Onto Plenty Pumpkins. Of course, it’s a very topical game with Halloween approaching. Is this what inspired the release?

Of course! Plenty Pumpkins is a spine-tingling slot designed specifically for the Halloween season. We are always looking to launch games with themes that tie in with various celebrations as we have great fun getting creative when developing these titles. Plenty Pumpkins is a special twist on a classic fruit game where the symbols are packed with fruit, but not the kind you would want to eat.

Apparat Gamings recent release, Plenty Pumpkins.

Instead, cracked watermelons, stitched lemons, rotten oranges, and putrid plumbs make up the game, as well as pumpkins carved with Halloween faces. Thankfully, it is also packed with wilds and stacked symbols that can deliver a devilishly good bonus feature.

all Wilds will be stuck in their positions until the end of the feature

Players must land four stacked symbols on the leftmost reel to trigger the bonus game. If they do, they’ll be awarded three spins during which the triggering symbol and all Wilds will be stuck in their positions until the end of the feature, allowing the player to collect as many of these symbols as possible for a big win at the end.

Not even two weeks since that release, you have already launched the next title, Black Book of Pirates. How is the game different to other games our readers will find?

Black Book of Pirates is not just a classic book game in a Caribbean pirate setting, but also combines the genre of book games with the highly popular Hold & Respin feature. If you get into the free spins with three books, the player can not only win a varying number of free spins with the compass of Tortuga via Hold & Respin, but also more than one bonus symbol. As with The Warlock’s Book, we have combined two popular and successful features into something new. The game is highly volatile, which means high wins.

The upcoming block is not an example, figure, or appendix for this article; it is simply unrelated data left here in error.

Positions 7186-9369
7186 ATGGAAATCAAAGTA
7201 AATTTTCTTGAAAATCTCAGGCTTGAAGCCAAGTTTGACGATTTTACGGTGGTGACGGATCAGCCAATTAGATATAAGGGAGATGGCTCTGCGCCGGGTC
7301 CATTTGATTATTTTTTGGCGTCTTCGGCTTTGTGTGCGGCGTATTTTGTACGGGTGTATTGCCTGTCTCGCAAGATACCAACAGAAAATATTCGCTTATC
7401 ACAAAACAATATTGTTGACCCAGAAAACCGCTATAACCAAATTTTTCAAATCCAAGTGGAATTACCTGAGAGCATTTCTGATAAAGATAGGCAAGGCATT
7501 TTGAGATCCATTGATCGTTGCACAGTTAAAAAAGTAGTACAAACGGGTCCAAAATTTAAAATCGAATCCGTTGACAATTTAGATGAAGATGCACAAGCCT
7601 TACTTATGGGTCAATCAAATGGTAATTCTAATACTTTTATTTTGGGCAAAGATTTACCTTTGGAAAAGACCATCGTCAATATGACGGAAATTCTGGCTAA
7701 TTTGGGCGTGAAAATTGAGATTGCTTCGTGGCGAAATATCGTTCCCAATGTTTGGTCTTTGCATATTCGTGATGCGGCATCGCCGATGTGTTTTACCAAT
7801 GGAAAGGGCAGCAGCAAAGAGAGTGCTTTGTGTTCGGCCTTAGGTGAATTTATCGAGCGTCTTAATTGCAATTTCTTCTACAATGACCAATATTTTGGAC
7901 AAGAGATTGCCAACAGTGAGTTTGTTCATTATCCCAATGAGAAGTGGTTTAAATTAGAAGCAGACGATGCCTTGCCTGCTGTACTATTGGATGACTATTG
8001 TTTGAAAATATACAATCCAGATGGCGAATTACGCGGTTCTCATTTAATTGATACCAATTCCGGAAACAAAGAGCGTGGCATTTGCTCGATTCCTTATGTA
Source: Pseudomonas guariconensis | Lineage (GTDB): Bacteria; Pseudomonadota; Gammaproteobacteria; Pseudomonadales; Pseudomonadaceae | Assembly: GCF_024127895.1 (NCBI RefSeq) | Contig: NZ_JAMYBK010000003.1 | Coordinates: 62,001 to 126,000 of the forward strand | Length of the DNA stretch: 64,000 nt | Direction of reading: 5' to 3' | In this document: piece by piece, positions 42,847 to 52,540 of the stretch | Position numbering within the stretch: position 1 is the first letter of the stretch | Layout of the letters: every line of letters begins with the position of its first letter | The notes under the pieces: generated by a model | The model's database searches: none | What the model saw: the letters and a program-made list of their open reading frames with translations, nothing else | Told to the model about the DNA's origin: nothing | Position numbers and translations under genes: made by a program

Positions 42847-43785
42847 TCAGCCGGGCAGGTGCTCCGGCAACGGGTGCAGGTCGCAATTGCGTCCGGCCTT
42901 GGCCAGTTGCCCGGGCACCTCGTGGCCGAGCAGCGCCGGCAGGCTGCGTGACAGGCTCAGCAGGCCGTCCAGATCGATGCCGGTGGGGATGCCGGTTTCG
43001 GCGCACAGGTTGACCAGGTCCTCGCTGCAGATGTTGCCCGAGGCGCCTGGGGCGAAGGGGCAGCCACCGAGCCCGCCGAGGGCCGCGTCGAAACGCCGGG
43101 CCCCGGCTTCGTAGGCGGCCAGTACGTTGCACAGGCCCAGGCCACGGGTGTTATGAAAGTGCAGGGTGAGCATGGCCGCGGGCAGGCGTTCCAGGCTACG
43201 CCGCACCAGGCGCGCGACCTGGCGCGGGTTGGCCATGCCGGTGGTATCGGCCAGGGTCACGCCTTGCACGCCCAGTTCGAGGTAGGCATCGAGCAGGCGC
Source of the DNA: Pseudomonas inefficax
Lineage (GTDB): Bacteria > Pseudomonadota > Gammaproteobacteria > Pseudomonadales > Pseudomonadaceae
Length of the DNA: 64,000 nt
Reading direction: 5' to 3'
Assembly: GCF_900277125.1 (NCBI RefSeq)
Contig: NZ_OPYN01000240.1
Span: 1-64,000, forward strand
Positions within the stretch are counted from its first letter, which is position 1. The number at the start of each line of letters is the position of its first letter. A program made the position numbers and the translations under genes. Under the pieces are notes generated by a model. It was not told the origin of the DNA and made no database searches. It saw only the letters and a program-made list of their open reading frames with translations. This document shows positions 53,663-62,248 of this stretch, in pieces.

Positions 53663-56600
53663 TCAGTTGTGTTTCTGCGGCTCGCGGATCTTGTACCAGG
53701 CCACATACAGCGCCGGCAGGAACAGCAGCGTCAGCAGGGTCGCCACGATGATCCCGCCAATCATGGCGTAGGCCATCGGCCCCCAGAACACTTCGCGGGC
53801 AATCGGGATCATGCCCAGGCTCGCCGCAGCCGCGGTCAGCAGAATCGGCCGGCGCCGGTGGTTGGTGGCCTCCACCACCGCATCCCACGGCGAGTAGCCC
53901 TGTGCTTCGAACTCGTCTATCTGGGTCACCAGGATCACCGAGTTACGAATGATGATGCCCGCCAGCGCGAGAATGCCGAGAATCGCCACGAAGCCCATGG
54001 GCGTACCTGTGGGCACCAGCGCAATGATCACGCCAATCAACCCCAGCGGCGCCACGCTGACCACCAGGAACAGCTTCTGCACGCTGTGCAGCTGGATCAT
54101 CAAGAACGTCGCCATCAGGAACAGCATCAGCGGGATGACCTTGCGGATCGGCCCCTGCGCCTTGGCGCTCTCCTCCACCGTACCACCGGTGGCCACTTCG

Are there any other Apparat games that our readers should try out?

Always the next game, of course. But our portfolio is packed with great slots anyway. This includes the already mentioned The Warlock’s Book, King of the Vikings with the popular sticky Free Games feature, or Pharaoh Princess with Free Games with an upgrade feature. There are lots of great games with different features, and we’ve only just started.

Finally, what does the future look like for Apparat?

Only good, I hope. We plan to continue releasing one game per month. And as with The Black Book of Pirates or The Warlock’s Book, we will experiment – not always the groundbreaking innovation, but remixing the tried and tested. And always with the tried and tested German Accent, because no one pronounces the T-H as beautifully as we Germans.